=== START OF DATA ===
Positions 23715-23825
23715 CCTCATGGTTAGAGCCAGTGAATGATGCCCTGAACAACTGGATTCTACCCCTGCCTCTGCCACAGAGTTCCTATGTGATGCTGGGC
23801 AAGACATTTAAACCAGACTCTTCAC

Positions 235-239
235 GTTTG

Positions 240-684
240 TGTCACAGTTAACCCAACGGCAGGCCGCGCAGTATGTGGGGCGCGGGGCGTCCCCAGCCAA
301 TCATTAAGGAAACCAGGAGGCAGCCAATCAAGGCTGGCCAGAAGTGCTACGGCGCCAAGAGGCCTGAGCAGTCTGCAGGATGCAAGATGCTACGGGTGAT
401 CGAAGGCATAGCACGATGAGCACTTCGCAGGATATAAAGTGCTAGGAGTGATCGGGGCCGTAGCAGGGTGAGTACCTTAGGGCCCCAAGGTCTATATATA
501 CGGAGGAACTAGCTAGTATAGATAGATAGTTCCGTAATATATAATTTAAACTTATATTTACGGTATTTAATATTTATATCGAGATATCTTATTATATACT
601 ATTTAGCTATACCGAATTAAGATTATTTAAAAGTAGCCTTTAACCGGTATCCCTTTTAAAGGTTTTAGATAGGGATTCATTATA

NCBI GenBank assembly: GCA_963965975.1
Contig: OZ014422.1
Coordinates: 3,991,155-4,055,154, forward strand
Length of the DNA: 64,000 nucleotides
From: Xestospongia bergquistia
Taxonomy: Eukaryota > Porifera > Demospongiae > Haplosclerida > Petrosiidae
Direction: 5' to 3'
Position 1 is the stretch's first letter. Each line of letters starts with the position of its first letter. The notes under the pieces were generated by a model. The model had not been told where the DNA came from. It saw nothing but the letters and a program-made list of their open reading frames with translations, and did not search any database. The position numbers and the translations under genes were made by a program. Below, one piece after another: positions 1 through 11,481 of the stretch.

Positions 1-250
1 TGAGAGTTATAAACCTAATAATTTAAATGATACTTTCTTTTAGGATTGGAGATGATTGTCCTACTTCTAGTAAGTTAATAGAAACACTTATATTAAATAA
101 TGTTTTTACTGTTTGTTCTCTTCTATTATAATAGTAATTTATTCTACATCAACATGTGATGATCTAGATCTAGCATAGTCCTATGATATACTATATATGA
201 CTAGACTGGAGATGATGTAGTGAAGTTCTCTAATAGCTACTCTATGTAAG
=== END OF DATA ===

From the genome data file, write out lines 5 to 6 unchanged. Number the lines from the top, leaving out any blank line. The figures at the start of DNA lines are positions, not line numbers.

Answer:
235 GTTTG

Positions 240-684